Scientists find better treatment for obesity and diabetes

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Obesity and diabetes are major health problems worldwide and lead to various health problems such as heart disease and stroke.

Although bariatric surgery is a long-term solution for weight loss and diabetes remission, it is not for everyone and carries risks.

Researchers are currently exploring a new class of compounds that could provide similar benefits to gastric bypass surgery without the need for invasive surgery.

A recent study from Queen Mary University of London shows the potential of injectable compounds that reduce weight and lower blood sugar levels in laboratory animals by mimicking the effects of surgery without the side effects associated with current weight-loss and anti-diabetic drugs.

Mimicking the benefits of surgery

The active ingredients mimic the long-term benefits of surgery, which involves changes in the levels of gut secretions of certain hormones that signal a feeling of fullness, suppress appetite and normalize blood sugar.

Existing drugs that aim to reproduce these effects primarily activate cellular glucagon-like peptide-1 (GLP-1) receptors, but often cause side effects that some people cannot tolerate.

To address this problem, researchers have developed treatments that interact with multiple types of gut hormone receptors.

The promise of GEP44

Researchers at Queen Mary University of London have developed a peptide called GEP44 that activates two receptors for peptide YY (PYY) and the GLP-1 receptor.

In obese rats, GEP44 led to a significant reduction in food intake and an average weight loss of 12% in just 16 days.

Importantly, GEP44 showed no signs of nausea or vomiting in tests on rats and shrews, unlike the approved drug liraglutide.

The compound also increased energy expenditure, resulting in higher exercise, heart rate, or body temperature. Researchers have developed a peptide with a longer half-life that requires fewer injections per week.

Additional benefits and future research

As well as reducing food intake, GEP44 lowers blood sugar levels by pulling glucose into muscle tissue and converting certain cells in the pancreas into insulin-producing cells.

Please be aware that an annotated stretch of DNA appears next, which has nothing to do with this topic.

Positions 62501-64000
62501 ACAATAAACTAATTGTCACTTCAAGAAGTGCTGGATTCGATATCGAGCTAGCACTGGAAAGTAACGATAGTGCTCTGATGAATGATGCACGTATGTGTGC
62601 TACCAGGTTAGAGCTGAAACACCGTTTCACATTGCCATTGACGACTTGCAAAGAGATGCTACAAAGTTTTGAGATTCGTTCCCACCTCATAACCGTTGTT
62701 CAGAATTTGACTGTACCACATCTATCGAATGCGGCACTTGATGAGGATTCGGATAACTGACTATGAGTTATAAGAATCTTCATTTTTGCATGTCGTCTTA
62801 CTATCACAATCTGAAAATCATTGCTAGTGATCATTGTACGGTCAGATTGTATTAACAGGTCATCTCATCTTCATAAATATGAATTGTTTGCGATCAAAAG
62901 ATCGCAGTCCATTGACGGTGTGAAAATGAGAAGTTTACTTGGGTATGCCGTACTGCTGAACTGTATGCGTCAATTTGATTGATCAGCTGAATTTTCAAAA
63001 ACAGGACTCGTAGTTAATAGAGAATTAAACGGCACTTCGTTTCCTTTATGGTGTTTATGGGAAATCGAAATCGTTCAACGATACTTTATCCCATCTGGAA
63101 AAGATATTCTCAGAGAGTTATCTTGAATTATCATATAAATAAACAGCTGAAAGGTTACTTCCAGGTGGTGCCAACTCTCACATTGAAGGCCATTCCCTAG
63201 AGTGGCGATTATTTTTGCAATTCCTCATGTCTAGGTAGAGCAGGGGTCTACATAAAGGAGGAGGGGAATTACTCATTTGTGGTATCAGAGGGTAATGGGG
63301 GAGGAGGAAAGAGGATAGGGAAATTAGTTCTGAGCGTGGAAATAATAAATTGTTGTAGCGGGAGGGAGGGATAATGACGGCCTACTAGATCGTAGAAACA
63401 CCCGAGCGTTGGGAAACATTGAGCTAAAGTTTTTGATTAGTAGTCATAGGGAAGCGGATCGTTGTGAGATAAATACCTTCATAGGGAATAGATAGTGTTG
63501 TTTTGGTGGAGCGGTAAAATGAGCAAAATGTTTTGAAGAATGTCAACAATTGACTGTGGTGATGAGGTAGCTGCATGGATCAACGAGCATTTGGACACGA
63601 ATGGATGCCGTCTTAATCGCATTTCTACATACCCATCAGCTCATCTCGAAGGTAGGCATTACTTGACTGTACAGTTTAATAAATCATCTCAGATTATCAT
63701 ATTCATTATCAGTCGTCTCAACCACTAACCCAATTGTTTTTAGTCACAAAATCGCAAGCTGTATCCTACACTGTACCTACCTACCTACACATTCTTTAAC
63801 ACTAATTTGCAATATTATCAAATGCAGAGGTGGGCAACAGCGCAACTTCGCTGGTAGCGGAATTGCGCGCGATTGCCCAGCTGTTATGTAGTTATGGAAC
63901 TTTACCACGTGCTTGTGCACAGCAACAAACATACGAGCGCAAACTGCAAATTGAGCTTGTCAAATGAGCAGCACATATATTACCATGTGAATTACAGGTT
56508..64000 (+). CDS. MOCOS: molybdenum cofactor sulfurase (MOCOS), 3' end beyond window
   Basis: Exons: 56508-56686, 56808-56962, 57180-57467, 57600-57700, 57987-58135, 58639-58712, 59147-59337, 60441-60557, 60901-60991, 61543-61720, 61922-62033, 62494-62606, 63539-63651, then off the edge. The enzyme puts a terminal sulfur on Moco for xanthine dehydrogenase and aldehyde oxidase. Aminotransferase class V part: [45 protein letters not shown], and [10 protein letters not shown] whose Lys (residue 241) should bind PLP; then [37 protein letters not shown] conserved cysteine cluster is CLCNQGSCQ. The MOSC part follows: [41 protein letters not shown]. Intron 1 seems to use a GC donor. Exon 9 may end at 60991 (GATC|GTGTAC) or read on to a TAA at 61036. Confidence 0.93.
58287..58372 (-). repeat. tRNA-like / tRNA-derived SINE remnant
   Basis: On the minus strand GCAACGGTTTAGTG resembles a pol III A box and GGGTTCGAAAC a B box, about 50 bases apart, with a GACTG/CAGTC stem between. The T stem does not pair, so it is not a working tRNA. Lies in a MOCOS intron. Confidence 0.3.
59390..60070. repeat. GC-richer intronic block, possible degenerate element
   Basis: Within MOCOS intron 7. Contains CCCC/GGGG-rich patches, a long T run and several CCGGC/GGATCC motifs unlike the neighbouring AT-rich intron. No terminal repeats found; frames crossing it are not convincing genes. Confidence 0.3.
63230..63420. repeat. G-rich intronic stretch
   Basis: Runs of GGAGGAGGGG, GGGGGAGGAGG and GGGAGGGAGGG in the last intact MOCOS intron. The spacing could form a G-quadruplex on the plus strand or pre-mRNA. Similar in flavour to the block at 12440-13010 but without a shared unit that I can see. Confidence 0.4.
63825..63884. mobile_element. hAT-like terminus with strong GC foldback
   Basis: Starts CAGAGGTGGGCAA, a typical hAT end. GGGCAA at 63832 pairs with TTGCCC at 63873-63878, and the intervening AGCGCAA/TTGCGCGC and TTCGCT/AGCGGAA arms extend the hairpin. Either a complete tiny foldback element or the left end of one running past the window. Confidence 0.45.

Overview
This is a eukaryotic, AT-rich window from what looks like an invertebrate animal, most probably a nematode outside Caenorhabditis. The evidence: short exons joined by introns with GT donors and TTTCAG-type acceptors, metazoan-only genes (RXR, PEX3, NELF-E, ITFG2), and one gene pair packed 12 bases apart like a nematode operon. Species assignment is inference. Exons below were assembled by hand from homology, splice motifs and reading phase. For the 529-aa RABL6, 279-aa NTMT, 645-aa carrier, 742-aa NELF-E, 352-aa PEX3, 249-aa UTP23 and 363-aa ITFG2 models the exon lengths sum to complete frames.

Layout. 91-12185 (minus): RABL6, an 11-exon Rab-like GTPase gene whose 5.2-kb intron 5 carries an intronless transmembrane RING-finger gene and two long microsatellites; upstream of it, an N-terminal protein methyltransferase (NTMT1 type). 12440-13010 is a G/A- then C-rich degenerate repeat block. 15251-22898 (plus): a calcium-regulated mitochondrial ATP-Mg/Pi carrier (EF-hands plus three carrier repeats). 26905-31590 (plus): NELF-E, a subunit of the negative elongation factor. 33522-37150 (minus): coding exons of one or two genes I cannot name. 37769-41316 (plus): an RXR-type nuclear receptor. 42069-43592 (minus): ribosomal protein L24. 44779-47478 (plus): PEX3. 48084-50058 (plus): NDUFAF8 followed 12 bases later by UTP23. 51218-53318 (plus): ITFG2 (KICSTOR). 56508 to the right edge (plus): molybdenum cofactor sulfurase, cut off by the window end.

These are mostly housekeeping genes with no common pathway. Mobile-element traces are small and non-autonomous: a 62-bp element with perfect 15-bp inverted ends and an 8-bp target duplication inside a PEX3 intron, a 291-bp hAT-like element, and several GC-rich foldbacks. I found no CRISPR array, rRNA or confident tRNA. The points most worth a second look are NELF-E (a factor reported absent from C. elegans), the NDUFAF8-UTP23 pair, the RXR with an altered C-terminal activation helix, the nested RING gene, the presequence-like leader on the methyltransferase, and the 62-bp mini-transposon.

It also reduces opioid cravings and offers potential addiction treatment benefits. Researchers have filed patents on their compounds and plan to conduct primate studies to further investigate their effectiveness.

They will also examine the compounds’ effects on gene expression and the brain, and provide insights into their possible uses and other types of drugs.

The development of injectable compounds that mimic the benefits of gastric bypass surgery represents a significant advance in weight loss and the management of diabetes.

Research conducted at Queen Mary University of London demonstrates the effectiveness of GEP44 in reducing weight and improving glucose control without the side effects associated with current medications.

This research has the potential to provide a safe, effective and accessible alternative to bariatric surgery for individuals struggling with obesity and diabetes.

Continued research and testing in primates will provide valuable insight into the long-term efficacy of the compounds and pave the way for future human clinical trials.

If you are passionate about losing weight, please read studies on how to lose weight through exercise and the myths about foods to lose weight you need to know.

For more information on healthy weight, see recent studies on anti-obesity medications, which may help both younger and older people lose weight. The results show that popular weight loss diets can be too expensive.

Copyright © 2023 Knowridge Science Report. All rights reserved.

Laura Coffey

Laura Coffey is a Worldtimetodays U.S. News Reporter based in Canada. His focus is on U.S. politics and the environment. He has covered climate change extensively, as well as healthcare and crime. Laura Coffey joined Worldtimetodays in 2023 from the Daily Express and previously worked for Chemist and Druggist and the Jewish Chronicle. He is a graduate of Cambridge University. Languages: English. You can get in touch with me by emailing:

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